Ph.D. Vanderbilt University, Earth and Environmental Sciences
M.S. University of California, Santa Barbara, Earth Science
B.S. College of Charleston, Geology
Contact: jennifer.l.bradham at vanderbilt.edu
Tropical ecosystems regulate global climate, act as carbon sinks, and contain some of the highest levels of biodiversity in the world (Clement et al., 2001, Gaston, 2000). Yet, they are also among the most threatened ecosystems on the planet (Achard et al., 2002). Thus, knowledge of their evolution and response to changing conditions is of critical importance. Large mammals provide an interesting angle through which to evaluate changing tropical ecosystems, as they have unique top-down effects and can directly moderate ecosystem services, plant diversity and abundance, and amount of available habitat for other organisms (Desbiez, et al., 2009, Beck et al., 2016, Bello et al., 2015). My research combines techniques from conservation biology, computer modeling, landscape ecology, stable isotope geochemistry, and movement ecology to understand how large mammals access and utilize their environments and how aspects of their biology, including diet and habitat use patterns, vary in fragmented and agricultural ecosystems. Using these data, I aim to find solutions for preserving native species and ecosystems in the face of increasing anthropogenic pressures.
Specifically, I ask:
- How do large mammals influence tropical ecosystems?
- How do large mammal interactions and influences on the ecosystem vary as a result of human alteration to the landscape?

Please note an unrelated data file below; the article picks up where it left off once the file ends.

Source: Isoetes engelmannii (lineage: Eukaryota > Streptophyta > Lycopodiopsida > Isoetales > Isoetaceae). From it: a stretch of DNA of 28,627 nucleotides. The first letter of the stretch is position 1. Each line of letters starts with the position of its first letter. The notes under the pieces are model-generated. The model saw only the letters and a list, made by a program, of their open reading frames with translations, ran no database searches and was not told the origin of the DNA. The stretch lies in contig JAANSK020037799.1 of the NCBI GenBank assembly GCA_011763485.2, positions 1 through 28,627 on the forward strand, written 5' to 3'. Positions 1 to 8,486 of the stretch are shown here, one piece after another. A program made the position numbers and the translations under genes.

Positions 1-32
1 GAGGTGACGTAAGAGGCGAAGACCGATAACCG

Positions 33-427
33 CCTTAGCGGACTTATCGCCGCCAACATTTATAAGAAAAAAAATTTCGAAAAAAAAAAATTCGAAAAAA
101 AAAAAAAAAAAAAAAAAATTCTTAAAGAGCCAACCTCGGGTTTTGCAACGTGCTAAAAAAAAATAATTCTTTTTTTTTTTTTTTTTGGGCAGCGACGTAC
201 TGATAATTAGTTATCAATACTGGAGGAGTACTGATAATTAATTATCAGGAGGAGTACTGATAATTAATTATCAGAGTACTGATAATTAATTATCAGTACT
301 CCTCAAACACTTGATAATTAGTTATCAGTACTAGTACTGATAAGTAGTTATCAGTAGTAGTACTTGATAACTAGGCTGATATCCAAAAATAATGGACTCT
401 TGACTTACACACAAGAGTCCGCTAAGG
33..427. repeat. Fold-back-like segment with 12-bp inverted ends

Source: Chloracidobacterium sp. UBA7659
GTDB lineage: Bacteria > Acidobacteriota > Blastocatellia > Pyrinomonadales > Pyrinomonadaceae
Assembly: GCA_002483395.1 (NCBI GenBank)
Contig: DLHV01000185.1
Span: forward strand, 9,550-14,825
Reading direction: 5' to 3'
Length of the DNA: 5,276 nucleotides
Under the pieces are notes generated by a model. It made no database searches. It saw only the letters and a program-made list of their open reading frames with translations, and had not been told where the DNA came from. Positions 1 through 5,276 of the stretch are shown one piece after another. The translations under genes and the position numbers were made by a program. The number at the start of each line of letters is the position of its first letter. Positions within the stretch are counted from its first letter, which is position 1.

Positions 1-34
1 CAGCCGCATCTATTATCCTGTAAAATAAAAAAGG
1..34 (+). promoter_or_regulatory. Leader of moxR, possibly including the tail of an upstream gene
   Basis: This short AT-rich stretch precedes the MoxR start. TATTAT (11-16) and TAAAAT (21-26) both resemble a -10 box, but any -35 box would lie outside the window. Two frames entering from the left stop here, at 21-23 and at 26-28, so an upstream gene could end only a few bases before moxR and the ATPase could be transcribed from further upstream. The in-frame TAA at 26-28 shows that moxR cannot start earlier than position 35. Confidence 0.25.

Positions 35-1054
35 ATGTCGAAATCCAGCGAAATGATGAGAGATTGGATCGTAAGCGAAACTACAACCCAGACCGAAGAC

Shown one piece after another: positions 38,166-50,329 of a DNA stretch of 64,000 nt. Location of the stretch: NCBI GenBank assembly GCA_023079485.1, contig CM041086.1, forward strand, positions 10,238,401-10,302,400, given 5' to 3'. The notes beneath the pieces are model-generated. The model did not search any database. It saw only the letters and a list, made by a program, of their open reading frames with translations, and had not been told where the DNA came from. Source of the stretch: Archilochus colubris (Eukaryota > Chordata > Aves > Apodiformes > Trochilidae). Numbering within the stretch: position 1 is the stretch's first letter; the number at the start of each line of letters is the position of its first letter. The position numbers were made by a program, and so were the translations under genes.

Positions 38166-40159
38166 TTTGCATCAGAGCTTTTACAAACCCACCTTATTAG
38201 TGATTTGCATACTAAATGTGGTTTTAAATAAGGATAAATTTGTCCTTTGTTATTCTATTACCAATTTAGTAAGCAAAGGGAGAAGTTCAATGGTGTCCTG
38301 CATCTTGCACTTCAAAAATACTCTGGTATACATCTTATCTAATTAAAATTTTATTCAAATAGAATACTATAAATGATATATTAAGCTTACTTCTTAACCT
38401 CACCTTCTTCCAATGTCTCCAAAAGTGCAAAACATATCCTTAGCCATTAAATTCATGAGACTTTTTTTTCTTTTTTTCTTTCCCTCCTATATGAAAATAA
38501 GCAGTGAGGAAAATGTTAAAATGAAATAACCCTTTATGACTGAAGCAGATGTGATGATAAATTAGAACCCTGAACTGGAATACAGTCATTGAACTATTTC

- How do fluctuations in these interactions and influences affect the long-term sustainability of tropical ecosystems?
Current research projects evaluate the ecosystem roles of large mammals in South America, specifically those of white-lipped peccaries (Tayassu pecari) in central Brazil. As ecosystem engineers, keystone species, and apex seed predators and consumers, white-lipped peccaries directly and indirectly shape the ecosystems they inhabit. Prior studies have documented reductions in biodiversity, lack of seed dispersal, and changes to forest structure in areas where they have gone locally extinct as a result of landscape fragmentation (e.g. Kiltie, 1981; Keuroghlian et al., 2004, 2009, Beck, 2005, 2006; Beck et al., 2010; Altrichter et al., 2012), making peccaries a model species for investigating links between large mammal habitat use and human-driven land use changes. This research is currently being conducted in the Brazilian Pantanal, Cerrado, and Atlantic Forest biomes with amazing colleagues from Vanderbilt University , Universidade Estadual Paulista -- LEEC , Universidade Estadual Paulista -- LaBiC, the USDA, and local grass-roots organizations including the IUCN/SSC Peccary Specialist group.